Humanitarian Advancement Through Technology June 1 - 4 th, 2014

Tutorial-1 D1.1

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Tutorial Presenter Biographies

Alexander (Alec) Hans Hay

Resilience & security Planning Leader

Years of Experience: 17

Alec joined DIALOG in 2013 after 25 years in the British Army during which he specialised in fortifications and infrastructure development. This included a variety a responsible appointments over the last 20 years including the lead force protection designer in Northern Ireland, physical protection advisor to the Coalition Provisional Authority (South) following the Second Iraq War, and NATO infrastructure planner for Afghanistan. He is also an adjunct professor at the University of Toronto, teaching and researching resilience and protection planning for infrastructure networks and urban environments. A member of CPNI’s Register of Security Engineers & Specialists, he is an internationally recognised expert in physical protection and security integration planning and design. Notable projects include:

Basrah International Airport. 2004, 2005, 2008. Basrah International Airport was both a civilian use airport and a military base, necessitating careful segregation of traffic and access by function and screening. This included the force protection of the military compound as the insurgency took hold, resulting in a $375M force protection hardening of accommodation, hospital and recreation facilities for transition from UK to US control. Alec was responsible for the technical oversight of the initial master planning and again later for the construction and commissioning of the hardened facilities.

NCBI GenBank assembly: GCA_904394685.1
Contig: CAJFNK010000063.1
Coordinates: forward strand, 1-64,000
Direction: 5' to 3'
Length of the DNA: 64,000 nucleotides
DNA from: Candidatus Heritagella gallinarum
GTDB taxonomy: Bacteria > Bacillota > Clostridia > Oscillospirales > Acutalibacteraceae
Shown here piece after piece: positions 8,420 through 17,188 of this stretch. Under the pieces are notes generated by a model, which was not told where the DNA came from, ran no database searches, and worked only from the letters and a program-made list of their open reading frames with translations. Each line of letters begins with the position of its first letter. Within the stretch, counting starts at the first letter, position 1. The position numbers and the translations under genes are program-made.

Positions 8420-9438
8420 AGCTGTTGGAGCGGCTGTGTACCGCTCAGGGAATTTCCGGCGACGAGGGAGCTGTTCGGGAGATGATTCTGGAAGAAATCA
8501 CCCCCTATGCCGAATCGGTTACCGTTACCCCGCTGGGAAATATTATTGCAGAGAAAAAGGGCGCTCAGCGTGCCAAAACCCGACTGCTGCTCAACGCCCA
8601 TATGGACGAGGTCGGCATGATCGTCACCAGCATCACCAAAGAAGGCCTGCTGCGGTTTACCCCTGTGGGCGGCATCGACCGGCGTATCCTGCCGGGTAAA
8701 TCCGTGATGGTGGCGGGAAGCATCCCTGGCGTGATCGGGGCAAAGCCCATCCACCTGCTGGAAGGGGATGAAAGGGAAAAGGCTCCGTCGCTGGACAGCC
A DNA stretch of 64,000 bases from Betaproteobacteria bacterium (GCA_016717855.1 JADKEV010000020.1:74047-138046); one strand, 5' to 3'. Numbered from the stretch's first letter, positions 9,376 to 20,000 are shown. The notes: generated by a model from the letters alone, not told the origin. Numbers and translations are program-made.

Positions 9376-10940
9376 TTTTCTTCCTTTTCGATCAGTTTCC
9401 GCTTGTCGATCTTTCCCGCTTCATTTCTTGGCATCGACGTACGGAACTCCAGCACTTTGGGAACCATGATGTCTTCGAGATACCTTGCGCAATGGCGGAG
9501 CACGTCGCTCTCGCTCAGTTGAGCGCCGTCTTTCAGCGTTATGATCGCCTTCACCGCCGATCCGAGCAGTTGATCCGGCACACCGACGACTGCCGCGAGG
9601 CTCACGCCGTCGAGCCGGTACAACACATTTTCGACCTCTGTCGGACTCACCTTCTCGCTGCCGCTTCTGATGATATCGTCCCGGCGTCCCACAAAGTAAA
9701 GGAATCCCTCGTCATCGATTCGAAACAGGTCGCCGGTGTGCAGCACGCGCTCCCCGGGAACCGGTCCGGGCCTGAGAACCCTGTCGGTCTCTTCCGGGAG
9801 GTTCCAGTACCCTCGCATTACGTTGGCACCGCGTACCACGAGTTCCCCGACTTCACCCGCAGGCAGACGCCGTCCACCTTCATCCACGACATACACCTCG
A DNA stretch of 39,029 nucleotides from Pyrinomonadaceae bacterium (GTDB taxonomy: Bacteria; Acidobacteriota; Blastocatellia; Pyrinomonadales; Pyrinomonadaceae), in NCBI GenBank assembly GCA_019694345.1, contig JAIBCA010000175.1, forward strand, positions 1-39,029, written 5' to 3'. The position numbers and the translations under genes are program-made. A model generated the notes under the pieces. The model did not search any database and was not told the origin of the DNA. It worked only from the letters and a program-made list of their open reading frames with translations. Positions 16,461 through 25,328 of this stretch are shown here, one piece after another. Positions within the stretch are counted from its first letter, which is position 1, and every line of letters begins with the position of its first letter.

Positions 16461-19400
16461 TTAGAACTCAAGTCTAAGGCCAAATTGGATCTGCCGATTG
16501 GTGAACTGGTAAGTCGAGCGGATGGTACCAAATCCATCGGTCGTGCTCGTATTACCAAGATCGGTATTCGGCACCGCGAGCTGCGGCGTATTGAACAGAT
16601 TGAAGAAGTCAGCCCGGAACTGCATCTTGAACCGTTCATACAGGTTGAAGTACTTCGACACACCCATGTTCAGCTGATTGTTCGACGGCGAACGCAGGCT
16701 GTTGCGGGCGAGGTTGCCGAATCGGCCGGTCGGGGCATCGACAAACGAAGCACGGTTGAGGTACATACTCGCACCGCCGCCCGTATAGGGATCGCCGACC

Kabul International Airport. 2005/2006. Kabul is a multi-user international airport. As the NATO force protection and infrastructure planning engineer responsible for the estate in Afghanistan, Alec conducted the master planning and concept design of protection and essential facilities for the relocation of the NATO camp to the North side of the runway. The original NATO compound enclosed the airfreight terminal, which was needed for civilian use. This multi-year project (2005-2011) was a complicated transition, involving mixed use, international multi-user, 27 national approvals and culture mix demanded sensitive handling of protection issues.

City of Toronto Infrastructure Resilience Study. 2012. Conducted in conjunction with the University of Toronto, this study looked at the essential city operations and the infrastructure and services upon which they relied. The consequence relationship between these dependencies provided an understanding of how extreme weather events could directly and indirectly affect all municipal functions as well as the communities, commercial districts and infrastructure. The validity of the study was demonstrated in 2013 during the Toronto floods when all associated consequences were accurately and completely mapped.